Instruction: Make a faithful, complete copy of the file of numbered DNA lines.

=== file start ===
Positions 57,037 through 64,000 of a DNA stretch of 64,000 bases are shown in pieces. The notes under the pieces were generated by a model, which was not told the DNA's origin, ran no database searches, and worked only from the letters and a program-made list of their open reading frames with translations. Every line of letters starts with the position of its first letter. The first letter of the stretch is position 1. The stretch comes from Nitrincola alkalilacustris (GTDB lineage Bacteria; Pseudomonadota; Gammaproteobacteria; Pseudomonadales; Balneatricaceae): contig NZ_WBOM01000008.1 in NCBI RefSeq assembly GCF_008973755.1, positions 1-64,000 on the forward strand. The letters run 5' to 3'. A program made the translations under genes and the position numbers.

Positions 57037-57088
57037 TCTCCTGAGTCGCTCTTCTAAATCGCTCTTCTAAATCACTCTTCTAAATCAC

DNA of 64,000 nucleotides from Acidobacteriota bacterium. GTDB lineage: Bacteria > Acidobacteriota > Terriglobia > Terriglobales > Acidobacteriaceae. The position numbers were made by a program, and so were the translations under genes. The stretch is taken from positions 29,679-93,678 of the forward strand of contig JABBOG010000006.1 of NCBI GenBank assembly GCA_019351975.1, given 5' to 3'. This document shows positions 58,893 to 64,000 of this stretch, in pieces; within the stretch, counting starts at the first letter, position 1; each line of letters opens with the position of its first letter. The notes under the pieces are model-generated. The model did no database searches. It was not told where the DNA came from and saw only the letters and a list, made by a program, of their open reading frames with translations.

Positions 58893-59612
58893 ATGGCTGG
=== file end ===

Positions 57,037 through 64,000 of a DNA stretch of 64,000 bases are shown in pieces. The notes under the pieces were generated by a model, which was not told the DNA's origin, ran no database searches, and worked only from the letters and a program-made list of their open reading frames with translations. Every line of letters starts with the position of its first letter. The first letter of the stretch is position 1. The stretch comes from Nitrincola alkalilacustris (GTDB lineage Bacteria; Pseudomonadota; Gammaproteobacteria; Pseudomonadales; Balneatricaceae): contig NZ_WBOM01000008.1 in NCBI RefSeq assembly GCF_008973755.1, positions 1-64,000 on the forward strand. The letters run 5' to 3'. A program made the translations under genes and the position numbers.

Positions 57037-57088
57037 TCTCCTGAGTCGCTCTTCTAAATCGCTCTTCTAAATCACTCTTCTAAATCAC

DNA of 64,000 nucleotides from Acidobacteriota bacterium. GTDB lineage: Bacteria > Acidobacteriota > Terriglobia > Terriglobales > Acidobacteriaceae. The position numbers were made by a program, and so were the translations under genes. The stretch is taken from positions 29,679-93,678 of the forward strand of contig JABBOG010000006.1 of NCBI GenBank assembly GCA_019351975.1, given 5' to 3'. This document shows positions 58,893 to 64,000 of this stretch, in pieces; within the stretch, counting starts at the first letter, position 1; each line of letters opens with the position of its first letter. The notes under the pieces are model-generated. The model did no database searches. It was not told where the DNA came from and saw only the letters and a list, made by a program, of their open reading frames with translations.

Positions 58893-59612
58893 ATGGCTGG